Stephen Chestertalks to Pane/i . Drank star and imminent Royal Lyceum chief. Kenny Ireland. about 1 the grotesque and complex plays of




Howard Barker.

You can tell a I Ioward Barker play by the stage : directions. .-\n example from his recent play Seven 3 Lean reads: ‘Kcnt is washed out to sea on the bloated body ofthe dead bishop. I Ie is then washed up on a rock and makes his speeches from this rock.‘ It‘s a particular favourite of Kenny Ireland.sitcomstar.directordesignateofthe I Royal I.yceum and director of Barker‘s latest piece. The Iziimpeam. ‘It‘sa wonderful challenge I i' to make this happen visually] he enthuses.

If it can mix Barker’s grotesque, cartoon-style humour with music and ' extremely theatrical performances, then a

the audience can havea‘goodtime.’ 9 ‘5’

Being but a minor example of Barker’s epic vision -- his play The ( ‘as'rle actually features a collapsing castle it's easy to see why his work hasn‘t been performed as frequently as it might. ‘l Ie's one ofthe few contemporary playwrights who writes for big spacesf says Ireland. It‘s an

unusual phenomenon in an age when playwrights

are encouraged to write for studio spaces by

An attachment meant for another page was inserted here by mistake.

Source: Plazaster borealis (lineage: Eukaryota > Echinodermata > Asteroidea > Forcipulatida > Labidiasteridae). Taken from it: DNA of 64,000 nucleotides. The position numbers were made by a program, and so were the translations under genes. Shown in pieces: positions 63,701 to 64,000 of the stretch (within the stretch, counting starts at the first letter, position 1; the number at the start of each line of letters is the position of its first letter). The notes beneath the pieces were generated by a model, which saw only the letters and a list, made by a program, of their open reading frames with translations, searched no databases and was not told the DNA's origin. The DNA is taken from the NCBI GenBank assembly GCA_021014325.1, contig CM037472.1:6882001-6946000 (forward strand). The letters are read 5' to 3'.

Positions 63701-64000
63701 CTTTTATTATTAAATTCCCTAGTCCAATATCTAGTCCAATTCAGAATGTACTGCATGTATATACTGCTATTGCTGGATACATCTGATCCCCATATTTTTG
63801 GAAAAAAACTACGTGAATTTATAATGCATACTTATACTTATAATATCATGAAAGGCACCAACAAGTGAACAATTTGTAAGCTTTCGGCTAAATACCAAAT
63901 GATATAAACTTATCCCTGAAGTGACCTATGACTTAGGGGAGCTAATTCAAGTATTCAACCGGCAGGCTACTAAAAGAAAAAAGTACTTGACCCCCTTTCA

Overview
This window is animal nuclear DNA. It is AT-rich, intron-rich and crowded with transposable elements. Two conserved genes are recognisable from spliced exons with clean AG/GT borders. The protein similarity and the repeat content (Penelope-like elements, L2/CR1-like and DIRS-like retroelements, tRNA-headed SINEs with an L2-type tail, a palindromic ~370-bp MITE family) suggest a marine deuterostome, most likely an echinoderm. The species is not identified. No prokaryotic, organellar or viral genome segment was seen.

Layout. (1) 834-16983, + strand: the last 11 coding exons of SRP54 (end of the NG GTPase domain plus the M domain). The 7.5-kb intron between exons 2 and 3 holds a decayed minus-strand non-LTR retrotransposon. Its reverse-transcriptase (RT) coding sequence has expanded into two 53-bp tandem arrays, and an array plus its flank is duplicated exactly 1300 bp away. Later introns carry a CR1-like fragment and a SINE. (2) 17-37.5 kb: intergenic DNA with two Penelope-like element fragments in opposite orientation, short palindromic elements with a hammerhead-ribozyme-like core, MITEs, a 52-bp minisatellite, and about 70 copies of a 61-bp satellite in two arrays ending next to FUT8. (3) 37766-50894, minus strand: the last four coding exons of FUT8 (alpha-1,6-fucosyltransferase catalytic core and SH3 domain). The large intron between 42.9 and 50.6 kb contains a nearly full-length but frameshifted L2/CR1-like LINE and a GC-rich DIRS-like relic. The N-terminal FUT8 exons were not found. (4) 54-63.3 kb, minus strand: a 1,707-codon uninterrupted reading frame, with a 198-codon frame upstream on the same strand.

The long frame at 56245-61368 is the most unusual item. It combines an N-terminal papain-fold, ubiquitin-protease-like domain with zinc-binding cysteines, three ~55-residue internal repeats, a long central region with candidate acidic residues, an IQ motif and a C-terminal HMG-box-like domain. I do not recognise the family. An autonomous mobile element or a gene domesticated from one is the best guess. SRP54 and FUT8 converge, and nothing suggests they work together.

managements who don't want to take financial

risks with new plays. not least because Barker frequently includes parts for 22 characters. i

It's hardly surprising Barker's work has never been that popular with Rep. but the suggestion I that he hasn’t gained the rcCognition he deserves because of this. meets with a defensive response i

Playwright Howard Barker(left)with director Kenny Ireland

from Ireland. ‘I think anyone who hasn't heard of Howard Barker isn‘t that involved in the theatre] he insists. Such traditional British ignorance is made up for in any case by the enthusiasm for his work in IIurope. where the Wrestling School and I loward Barker have represented Britain in the


world festival of contemporary drama in Italy.

Formed in 1988 by a group of actors including Ireland. the Wrestling School is dedicated to developing a style of theatre that will broaden the cult following for Barker's work. 'I Ie doesn‘t deliberately write obscure things." says Ireland. explaining the challenges faced by his popularising crusade. ‘but he does write densely. like a poet. And if it‘s a theatrical experience. you‘re only hearing it once. so the audience have to give themselves up to this and trust you. Which is why the style of production is so important. since that’s what holds you while you‘re saying “‘I'here's so much in this I‘m not gettingit all.” '

For all of his poetical studies of capitalism's psychopathology. Barker isn‘t averse to sticking a lot of dirty words in his plays. and it's the Wrestling School‘s philosophy that if it can mix Barker‘s grotesque. cartoon-style humour with music and extremely theatrical performances. then the audience can have a ‘good time' without denying the complexity of the text-based drama.